Business leaders are always looking for the latest trick, habit, or piece of technology to boost productivity. If something can make us 10 percent more efficient, then we should take advantage of it. This is especially the case when you are an entrepreneur or manager responsible not just for yourself, but others.
Boosting productivity isn't just about picking up new habits, though. Part of the battle is reducing unproductive tendencies. Many of us fail to do this despite the fact that eliminating bad habits may be more effective than adding new ones.
Looking internally at tendencies that halt your productivity will allow you to hone in on the most detrimental ones and fight against them. Doing so may leave you much more effective in your work environment and with your teams.
Here are eight of some of the most common productivity-killing tendencies that you can eliminate to work smarter and help skyrocket your output.
1. Failing to exercise and eat well.
Many workers in today's society suffer health problems because they work too much. Exercising a few times a week may help you become more productive, thanks to the positive effects it has on your body and mind.
Failing to stay hydrated or eat healthy food is just as detrimental as not exercising. Your body is running off of the energy that you provide it, and in order for it to be firing on all cylinders, it needs the proper nutrients.
2. Checking your phone or email while you work.
Working near your phone and with your email open is common among millennials and other younger workers. Doing so may be detrimental to your focus, though.
Instead of delegating 30 minutes of hyper-attention to the task at hand, you're always interrupted by notifications. When that happens, you're unable to get fully immersed in the project. With such constant distractions, you might be thinking more about the next text or email coming in than the project you're working on.
Instead, close your email and turn your phone on silent. You will be shocked at how much more you can accomplish with complete focus for even an hour or two.
3. Not putting enough effort into hiring.
Hiring strong candidates is one of the best things you can do with your time. When you find good people to bring onto your team, it can make your life much easier. They can offer greater contributions. This can be especially true when you hire someone competent enough not to need micromanaging, which is a problem for some managers (more on that in a bit).
If you focus more time and energy now to find a very strong candidate, the decision will reap productivity rewards down the line. The best employees are able to get a lot of work done and accomplish a tremendous amount, making the upfront effort worthwhile.
4. Become comfortable delegating.
Too many managers don't know how to delegate—and it's harming them. They're too accustomed to doing tasks themselves or getting them done in a certain way. If you're one of these folks, you have to let go. Give the work to someone on the team. It will take a significant amount off of your plate.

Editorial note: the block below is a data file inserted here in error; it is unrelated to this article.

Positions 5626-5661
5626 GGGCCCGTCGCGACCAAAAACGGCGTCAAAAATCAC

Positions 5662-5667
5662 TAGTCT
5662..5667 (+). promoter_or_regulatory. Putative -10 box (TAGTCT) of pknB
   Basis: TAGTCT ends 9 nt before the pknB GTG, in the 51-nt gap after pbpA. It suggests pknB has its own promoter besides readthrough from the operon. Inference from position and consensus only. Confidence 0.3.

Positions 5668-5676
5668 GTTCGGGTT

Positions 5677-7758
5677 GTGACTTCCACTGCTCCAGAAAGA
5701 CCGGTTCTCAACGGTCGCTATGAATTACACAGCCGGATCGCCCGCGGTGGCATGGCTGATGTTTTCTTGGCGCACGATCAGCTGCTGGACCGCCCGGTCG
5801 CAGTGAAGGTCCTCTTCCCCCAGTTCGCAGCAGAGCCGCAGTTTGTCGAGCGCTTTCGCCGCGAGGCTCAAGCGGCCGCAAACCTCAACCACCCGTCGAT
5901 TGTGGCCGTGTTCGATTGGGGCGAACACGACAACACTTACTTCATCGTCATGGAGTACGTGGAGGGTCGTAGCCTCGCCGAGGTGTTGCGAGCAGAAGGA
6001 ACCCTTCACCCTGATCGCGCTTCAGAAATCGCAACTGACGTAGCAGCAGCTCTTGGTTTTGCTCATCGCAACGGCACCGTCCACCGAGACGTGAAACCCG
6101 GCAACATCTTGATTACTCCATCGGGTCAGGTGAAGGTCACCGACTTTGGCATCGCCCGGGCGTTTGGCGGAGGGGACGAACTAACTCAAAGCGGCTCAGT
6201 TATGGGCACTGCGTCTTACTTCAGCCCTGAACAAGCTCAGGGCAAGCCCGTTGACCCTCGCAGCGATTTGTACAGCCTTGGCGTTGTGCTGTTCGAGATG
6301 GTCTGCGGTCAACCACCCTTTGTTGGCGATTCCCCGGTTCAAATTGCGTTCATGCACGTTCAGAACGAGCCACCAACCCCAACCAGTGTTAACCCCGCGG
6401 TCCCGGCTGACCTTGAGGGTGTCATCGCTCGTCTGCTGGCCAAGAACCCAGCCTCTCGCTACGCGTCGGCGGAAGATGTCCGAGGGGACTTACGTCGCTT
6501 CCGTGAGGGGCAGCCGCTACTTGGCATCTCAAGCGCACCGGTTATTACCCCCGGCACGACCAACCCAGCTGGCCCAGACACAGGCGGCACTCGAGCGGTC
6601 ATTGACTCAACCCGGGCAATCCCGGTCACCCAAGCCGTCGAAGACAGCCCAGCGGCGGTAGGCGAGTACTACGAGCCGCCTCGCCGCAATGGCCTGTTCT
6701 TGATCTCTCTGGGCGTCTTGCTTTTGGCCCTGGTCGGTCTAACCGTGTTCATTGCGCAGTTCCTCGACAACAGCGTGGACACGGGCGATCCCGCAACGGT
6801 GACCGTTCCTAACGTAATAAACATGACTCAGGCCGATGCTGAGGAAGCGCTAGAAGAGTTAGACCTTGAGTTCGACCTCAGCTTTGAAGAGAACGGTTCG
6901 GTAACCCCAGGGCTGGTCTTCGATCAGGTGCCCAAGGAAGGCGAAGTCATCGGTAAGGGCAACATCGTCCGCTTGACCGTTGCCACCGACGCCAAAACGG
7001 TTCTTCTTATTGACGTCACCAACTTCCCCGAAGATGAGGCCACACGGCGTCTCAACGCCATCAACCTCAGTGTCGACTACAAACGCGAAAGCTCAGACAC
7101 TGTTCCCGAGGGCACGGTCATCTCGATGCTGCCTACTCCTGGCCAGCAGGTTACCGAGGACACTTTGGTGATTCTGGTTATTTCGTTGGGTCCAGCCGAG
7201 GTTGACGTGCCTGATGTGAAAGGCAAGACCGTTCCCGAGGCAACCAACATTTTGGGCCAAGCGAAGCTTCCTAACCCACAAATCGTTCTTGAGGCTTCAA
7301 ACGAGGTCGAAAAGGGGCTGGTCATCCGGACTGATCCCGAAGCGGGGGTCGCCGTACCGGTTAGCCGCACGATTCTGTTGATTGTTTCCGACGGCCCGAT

Hiring well can make a difference, as mentioned. But a huge portion of this is just getting over the mental block around what it means to let others do work for you. It can be scary to give it up, but doing so can leave you with more time to focus on the bigger picture.
5. Failing to capitalize on your most productive hours of the day.
There are parts of the day when your brain is feeling energized and you are primed to be most productive.
The most efficient people capitalize on these hours by doing their most challenging work then. They don't stick themselves in meetings or coffee dates during those times. They reserve those activities for when their minds have less energy to expend.
Learning more about your body and habits will help you find the situations when you are most able to focus. Are you a morning person? Do you love to burn the midnight oil? Using your favorite time can help dramatically spike your productivity.
6. Neglecting to invest in systems that will help you in the long term.
In the short term, there's not much benefit to setting up systems or processes. But over time, they can pay for themselves.
A helpful example is becoming more comfortable with your computer. Do you know the shortcuts to jump between all your windows and applications? Is your inbox set up for maximum efficiency? The details seem insignificant, but when you spend as much time in front of your screen as you likely do, optimizing speed may yield results.
These inefficiencies exist all over your working life. Again, finding processes that you can make more simple or automate may pay off long-term.
7. Failing to get enough sleep.
As with exercising and eating well, you have to get enough sleep. You may be tempted to burn the candle at both ends and work when you could sleep. However, any of us who have tried that know it's not long before productivity and mental health take a dip. It becomes harder to stay focused and do your best work. Giving your body its necessary sleep is almost always worth it.
8. Forgetting about your future self.
Through the craziness that is life, it is common to forget about future you. You probably make choices that you don't have to worry about now, but will come back to bite you later.
When you can feasibly help this future self, you should absolutely do it. That means being thoughtful about the future events you sign up for and meetings that you take. It also means making files or pieces of information that you know you'll need later easily accessible.
Taking ten seconds now to save that email in a specific folder so that you don't have to spend five minutes looking for it down the road is a worthwhile investment.